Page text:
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Ghosting: why contact centres are (rightly) obsessed with employee engagement

Let’s be honest.

Working in a contact centre is hard.

Agents are often dealing with the most frustrated and challenging customers at the moment when they are most annoyed or eager for support.

Agents face a broad spectrum of customer queries – which they are not always equipped to support.

And on top of the stresses of the work, agents may have to cope with clunky systems that are a million miles away from the tech they’re used to. For people who have grown up using iPhones and effortless apps like Deliveroo, Uber and Snapchat, contact centre software can feel like a huge step backwards.

Ghosted by employees?

In the US, people are increasingly walking out of jobs they don’t like, without even bothering to announce their resignation – or to say goodbye.

‘Ghosting’ is a term originally applied to ignoring romantic partners that you no longer want to see, but the Federal Reserve has used the term in their reports after finding a 10-20% increase in employees simply walking out of jobs.

While this is apparently a larger phenomenon in the states, where the unemployment rate is historically low, one must wonder if this trend will hop the pond. Or has it already happened? Has your contact centre experienced unannounced walk-outs? Are people leaving for better jobs – without letting you know?

Whether or not ghosting has hit our shores, agent turnover is consistently the biggest challenge that contact centres face.

So what can you do to reduce staff turnover?

Employee engagement is one solution.

The importance of employee engagement in contact centres

Customer experience. Losing talented agents means an inevitable dip in performance. And your customers will be the first to notice. You can’t deliver an exceptional customer experience if your agents are dissatisfied or feel unvalued.

Turnover rates. If you want to slow down the rate of change in your contact centres, you need to work on employee engagement. By creating a better environment, you can give people more reasons to stay, and fewer reasons to choose one of your competitors.

Cost. Recruiting costs. On-boarding. Training. IT provision. How much does it cost to recruit a single agent? It might be worth defining this cost when developing your employee engagement programmes, so you can pinpoint the value of reducing turnover rates.

Disruption. Every new joiner requires on-boarding, training and supervision, which is inevitably more onerous on the team than retaining employees who know exactly what they’re doing.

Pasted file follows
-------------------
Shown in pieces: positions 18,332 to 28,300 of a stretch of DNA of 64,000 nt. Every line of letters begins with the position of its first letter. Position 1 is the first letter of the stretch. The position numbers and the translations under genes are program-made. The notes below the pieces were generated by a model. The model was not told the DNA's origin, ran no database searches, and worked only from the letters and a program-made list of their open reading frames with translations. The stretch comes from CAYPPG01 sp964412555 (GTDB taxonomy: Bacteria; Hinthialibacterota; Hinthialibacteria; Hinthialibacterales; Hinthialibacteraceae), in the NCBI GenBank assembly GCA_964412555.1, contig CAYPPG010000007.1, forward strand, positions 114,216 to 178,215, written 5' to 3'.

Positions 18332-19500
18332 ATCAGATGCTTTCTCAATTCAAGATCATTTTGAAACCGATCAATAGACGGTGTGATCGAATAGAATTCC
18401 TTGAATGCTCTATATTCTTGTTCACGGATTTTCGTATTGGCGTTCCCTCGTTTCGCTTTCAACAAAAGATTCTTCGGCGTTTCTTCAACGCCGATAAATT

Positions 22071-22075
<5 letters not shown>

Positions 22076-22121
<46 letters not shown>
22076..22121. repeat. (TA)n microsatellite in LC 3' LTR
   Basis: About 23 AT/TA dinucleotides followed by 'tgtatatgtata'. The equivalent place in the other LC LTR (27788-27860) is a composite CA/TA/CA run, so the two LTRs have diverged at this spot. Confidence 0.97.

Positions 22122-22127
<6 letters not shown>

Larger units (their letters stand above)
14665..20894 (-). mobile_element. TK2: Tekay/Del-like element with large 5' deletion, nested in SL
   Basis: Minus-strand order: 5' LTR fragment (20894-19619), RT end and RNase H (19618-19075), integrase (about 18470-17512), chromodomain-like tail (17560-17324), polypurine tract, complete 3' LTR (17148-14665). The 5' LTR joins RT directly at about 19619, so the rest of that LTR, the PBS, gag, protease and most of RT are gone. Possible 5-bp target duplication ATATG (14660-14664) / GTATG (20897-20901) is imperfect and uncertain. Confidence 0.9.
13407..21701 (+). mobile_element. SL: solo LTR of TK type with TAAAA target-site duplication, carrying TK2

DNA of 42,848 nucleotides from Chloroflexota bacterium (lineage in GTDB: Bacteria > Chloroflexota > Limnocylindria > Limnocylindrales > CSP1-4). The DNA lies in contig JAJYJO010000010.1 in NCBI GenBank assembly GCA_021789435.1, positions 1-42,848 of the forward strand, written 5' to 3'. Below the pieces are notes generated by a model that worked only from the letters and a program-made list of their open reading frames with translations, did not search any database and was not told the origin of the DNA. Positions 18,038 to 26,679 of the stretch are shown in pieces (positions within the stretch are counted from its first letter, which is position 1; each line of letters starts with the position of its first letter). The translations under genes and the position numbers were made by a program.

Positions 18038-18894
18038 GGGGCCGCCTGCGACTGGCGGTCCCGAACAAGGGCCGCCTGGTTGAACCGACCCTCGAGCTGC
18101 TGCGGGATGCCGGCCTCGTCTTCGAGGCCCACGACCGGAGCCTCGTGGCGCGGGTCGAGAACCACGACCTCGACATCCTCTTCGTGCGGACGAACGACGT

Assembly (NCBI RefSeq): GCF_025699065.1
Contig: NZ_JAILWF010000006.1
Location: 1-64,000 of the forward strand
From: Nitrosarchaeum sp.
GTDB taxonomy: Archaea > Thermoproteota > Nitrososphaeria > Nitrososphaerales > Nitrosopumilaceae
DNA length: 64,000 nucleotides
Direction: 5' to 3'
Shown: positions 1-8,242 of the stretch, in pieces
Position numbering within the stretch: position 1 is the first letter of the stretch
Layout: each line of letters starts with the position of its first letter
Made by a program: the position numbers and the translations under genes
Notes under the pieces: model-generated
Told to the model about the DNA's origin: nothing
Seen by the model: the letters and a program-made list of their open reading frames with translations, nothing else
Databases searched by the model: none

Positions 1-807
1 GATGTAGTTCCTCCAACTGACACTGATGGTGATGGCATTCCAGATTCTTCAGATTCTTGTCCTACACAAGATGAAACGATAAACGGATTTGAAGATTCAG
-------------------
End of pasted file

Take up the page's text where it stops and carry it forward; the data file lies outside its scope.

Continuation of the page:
Losing the best talent. The brightest and most capable agents tend to be the most open to new opportunities – and alert to better job offers. The only way to retain top talent is to work hard to keep them engaged and rewarded. The alternative is to fill your contact centre with people who have less ambition and motivation.

How can you engage contact centre employees?

Upgrade your systems. If your teams are struggling with outdated systems, they may grow frustrated and perceive your organisation as falling behind.

“92% of workers say that having the right technology directly impacts their job satisfaction” – Ultimate Software

Invest in your people. Without development opportunities, your agents may feel like a hamster in a wheel; they’re just doing a job, rather than developing a career. By investing in your people, your teams will feel valued and will recognise the value in staying in their role and advancing through the ranks. And that’s not to mention the additional value you get from having a highly skilled and well trained workforce.

Reward effort. Do you recognise and reward employees who achieve great results? Is there an incentive to work harder – or push further with training and development?

Pay a competitive wage. Of course, salaries must be managed, and contact centre costs cannot be allowed to spiral, but pay is a motivating factor, particularly if people recognise that they could earn more for doing the same work elsewhere.

Change your tomorrow, today.
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